I've Heard the Vultures Singing
Field Notes on Poetry, Illness, and Nature
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During her days as a park ranger, Lucia Perillo loved nothing more than to brave the Cascade Mountains alone, taking special pride in her daring solo skis down the raw, unpatrolled slopes of Mount Rainier. Then, in her thirties, she was diagnosed with multiple sclerosis. In I've Heard the Vultures Singing, Perillo confronts, in stark but funny terms, the ironies of being someone with her history and gusto for life being suddenly unable to walk. (Ground-truthing is what biologists call entering an environment and surveying what is there via the senses of sight and sound.) These essays explore what it's like to experience desire as a sick person, how to lower one's expectations just enough for a wilderness experience, and how to navigate the vagaries of a disease that has no predictable trajectory. I've Heard the Vultures Singing records in unflinching, honest prose one woman's struggle to find her place in a difficult new world.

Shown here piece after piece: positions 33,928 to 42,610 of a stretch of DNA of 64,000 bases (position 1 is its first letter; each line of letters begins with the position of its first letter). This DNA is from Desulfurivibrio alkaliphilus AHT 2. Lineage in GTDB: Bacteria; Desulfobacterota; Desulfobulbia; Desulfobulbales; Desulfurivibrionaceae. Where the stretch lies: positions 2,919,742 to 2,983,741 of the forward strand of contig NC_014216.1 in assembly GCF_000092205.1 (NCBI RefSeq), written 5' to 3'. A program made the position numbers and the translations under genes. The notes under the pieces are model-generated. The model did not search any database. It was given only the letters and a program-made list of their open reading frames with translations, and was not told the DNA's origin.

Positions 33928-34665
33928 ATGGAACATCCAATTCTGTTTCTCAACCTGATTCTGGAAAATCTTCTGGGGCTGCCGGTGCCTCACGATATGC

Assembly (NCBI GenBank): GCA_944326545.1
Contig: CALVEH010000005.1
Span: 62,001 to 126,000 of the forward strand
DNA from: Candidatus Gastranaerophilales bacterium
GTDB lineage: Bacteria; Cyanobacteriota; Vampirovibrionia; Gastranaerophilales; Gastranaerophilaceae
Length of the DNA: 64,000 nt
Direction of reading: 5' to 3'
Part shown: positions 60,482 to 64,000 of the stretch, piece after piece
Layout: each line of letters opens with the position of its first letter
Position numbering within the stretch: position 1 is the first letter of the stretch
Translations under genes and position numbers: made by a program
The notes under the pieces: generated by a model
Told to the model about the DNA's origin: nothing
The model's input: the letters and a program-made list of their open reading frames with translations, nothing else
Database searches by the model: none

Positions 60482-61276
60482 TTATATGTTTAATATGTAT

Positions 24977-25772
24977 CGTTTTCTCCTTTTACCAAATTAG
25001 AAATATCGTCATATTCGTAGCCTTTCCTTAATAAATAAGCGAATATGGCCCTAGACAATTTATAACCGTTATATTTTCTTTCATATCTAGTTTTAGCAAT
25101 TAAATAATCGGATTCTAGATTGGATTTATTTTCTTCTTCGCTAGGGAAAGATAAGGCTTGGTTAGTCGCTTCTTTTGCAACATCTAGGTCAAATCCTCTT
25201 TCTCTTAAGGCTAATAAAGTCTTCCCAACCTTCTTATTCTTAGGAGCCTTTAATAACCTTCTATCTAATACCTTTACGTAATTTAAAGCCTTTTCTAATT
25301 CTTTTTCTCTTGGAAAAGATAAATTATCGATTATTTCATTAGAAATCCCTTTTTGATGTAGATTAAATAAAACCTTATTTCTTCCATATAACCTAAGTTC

Trinity University Press, 9781595340313, 256pp.
Publication Date: May 1, 2007
About the Author
Lucia Perillo (1958-2016) is the author of many collections of poetry: Dangerous Life, which won the Norma Farber Award for best first book; The Body Mutinies, which received the PEN Revson Foundation Fellowship and the Kate Tufts Poetry Award; The Oldest Map with the Name America; Luck Is Luck, which won the Kingsley Tufts Award and was a finalist for the Los Angeles Times Book Prize; Inseminating the Elephant and On the Spectrum of Possible Deaths. Perillo's poetry, essays, and short fiction have appeared in the Paris Review, the Atlantic, the New Yorker, and other magazines, and have been included in the Best American Poetry and Pushcart anthologies. She received a MacArthur Foundation fellowship in 2000. She has taught at Syracuse University, Saint Martin's University, and Southern Illinois University.